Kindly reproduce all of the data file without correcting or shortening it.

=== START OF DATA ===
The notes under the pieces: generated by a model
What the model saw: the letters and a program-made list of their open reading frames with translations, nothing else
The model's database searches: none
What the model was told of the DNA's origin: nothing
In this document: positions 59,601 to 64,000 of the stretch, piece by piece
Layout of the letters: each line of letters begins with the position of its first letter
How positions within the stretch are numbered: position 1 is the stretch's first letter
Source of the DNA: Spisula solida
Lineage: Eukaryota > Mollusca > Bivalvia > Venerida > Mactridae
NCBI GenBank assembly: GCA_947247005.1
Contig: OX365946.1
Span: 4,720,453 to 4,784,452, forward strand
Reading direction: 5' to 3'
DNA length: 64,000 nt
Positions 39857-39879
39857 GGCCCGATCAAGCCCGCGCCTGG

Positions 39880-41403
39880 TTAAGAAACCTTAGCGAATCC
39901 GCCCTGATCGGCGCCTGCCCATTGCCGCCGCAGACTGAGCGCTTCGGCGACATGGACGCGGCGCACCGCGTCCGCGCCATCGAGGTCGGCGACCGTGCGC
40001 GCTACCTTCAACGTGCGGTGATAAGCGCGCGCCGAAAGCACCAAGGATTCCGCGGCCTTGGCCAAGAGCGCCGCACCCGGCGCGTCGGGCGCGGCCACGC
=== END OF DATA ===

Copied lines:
The notes under the pieces: generated by a model
What the model saw: the letters and a program-made list of their open reading frames with translations, nothing else
The model's database searches: none
What the model was told of the DNA's origin: nothing
In this document: positions 59,601 to 64,000 of the stretch, piece by piece
Layout of the letters: each line of letters begins with the position of its first letter
How positions within the stretch are numbered: position 1 is the stretch's first letter
Source of the DNA: Spisula solida
Lineage: Eukaryota > Mollusca > Bivalvia > Venerida > Mactridae
NCBI GenBank assembly: GCA_947247005.1
Contig: OX365946.1
Span: 4,720,453 to 4,784,452, forward strand
Reading direction: 5' to 3'
DNA length: 64,000 nt
Positions 39857-39879
39857 GGCCCGATCAAGCCCGCGCCTGG

Positions 39880-41403
39880 TTAAGAAACCTTAGCGAATCC
39901 GCCCTGATCGGCGCCTGCCCATTGCCGCCGCAGACTGAGCGCTTCGGCGACATGGACGCGGCGCACCGCGTCCGCGCCATCGAGGTCGGCGACCGTGCGC
40001 GCTACCTTCAACGTGCGGTGATAAGCGCGCGCCGAAAGCACCAAGGATTCCGCGGCCTTGGCCAAGAGCGCCGCACCCGGCGCGTCGGGCGCGGCCACGC